Designers of power electronic circuits must often drive power switches that feed DC, AC, or power signals to a variety of loads. Logic-level electronic circuits always provide the driving signals. In general, however, the power sources and their loads have reference levels different from that of the control circuitry (ground).
An isolated transformer-driver IC (MAX845) serves as a control-signal generator. The signal is coupled to the gate of the MOSFET(s) with a very small transformer, and switched ON/OFF using the IC's SHDN input. The resulting gate driver (Figure 1
) can control power loads continuously ON or continuously OFF, and is relatively fast in switching between ON and OFF. The isolated gate control signal is obtained by rectification in the secondary of T1, with a diode (D5) and transistor (Q1) to accelerate turn-off.
Figure 1. This transformer-coupled FET driver (a) suits a variety of applications: DC power and load (b); AC power and load (c); and AC power signal and load (d).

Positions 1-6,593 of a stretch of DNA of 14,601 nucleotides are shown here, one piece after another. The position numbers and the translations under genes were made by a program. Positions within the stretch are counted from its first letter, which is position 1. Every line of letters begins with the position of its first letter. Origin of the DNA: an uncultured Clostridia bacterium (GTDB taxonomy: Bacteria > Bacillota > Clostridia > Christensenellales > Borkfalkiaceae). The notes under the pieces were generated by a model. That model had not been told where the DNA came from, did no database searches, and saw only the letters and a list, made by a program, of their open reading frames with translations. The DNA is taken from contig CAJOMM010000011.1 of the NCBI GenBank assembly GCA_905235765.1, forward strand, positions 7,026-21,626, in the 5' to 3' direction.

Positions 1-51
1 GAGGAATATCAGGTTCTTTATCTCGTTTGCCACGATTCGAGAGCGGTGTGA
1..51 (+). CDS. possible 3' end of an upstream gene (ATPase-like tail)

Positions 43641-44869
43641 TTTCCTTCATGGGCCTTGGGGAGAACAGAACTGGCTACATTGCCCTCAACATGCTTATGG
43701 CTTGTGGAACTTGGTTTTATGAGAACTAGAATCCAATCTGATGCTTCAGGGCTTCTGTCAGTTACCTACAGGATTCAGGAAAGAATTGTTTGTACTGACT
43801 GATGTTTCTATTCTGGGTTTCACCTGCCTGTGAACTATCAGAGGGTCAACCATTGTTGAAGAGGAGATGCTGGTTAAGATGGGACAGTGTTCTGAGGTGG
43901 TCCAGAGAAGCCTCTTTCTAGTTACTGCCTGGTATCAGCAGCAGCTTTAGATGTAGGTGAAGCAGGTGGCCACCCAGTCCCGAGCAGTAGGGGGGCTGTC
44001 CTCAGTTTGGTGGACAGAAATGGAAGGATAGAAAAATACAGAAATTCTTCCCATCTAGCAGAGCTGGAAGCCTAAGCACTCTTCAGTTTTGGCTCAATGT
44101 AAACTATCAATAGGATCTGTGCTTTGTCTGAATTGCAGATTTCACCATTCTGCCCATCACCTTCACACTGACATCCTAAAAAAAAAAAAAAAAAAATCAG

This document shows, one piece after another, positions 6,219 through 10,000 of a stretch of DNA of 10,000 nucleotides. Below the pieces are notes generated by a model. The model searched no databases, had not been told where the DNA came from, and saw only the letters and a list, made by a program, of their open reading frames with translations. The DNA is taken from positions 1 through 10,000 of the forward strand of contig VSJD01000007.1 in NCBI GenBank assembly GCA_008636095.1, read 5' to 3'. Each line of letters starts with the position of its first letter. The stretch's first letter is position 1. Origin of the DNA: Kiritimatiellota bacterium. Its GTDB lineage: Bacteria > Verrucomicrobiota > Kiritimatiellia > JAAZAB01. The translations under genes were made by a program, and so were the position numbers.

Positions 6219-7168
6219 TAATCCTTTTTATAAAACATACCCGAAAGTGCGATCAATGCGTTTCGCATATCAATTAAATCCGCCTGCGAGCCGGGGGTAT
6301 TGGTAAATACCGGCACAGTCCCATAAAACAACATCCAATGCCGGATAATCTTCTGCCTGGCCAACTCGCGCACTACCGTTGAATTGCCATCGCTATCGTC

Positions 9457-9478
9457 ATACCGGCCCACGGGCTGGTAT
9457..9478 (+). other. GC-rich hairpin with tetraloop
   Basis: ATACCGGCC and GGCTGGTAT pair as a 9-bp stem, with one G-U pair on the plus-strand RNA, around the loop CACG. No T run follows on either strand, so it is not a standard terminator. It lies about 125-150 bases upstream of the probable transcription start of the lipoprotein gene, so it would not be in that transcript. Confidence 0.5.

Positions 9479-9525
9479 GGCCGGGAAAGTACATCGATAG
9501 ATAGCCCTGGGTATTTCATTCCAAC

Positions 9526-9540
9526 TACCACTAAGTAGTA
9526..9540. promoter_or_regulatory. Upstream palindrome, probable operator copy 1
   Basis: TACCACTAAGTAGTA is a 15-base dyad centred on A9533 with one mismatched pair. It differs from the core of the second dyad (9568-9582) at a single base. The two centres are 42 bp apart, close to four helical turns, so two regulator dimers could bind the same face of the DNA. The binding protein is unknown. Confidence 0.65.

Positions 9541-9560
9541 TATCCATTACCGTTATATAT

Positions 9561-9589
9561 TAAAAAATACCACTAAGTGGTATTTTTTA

The driver is simple and physically small because of its tiny package (an 8-pin mMAX) and its high operating frequency (450kHz minimum), which in turn allows use of a very small transformer. Turn-on and turn-off times for an IRF740 MOSFET are about 2µs, with a propagation delay of 0.5µs. The capacitance between control-circuit ground and the power circuit being controlled is the primary-to-secondary interwinding capacitance of T1, which can be as low as a few picofarads. That capacitance is important in some applications as a measure of the high-frequency insulation between the power and control sections.
Figure 1 illustrates possible circuit configurations for switching DC, power AC, and power signals. A given selection of heat sinking and power devices limits the maximum voltage and current that can be handled. The maximum voltage difference between power circuit and control ground is determined by the maximum voltage specifications of T1's primary/secondary insulation. Maximum switching speed is limited by the total gate charge to be switched on the power switching MOSFETs. Similarly, the maximum frequency of the controlled power signals depends on the drain/source capacitance of the MOSFETs used.
A similar version of this article appeared in the January 19, 2005 issue of EE Times Planet Analog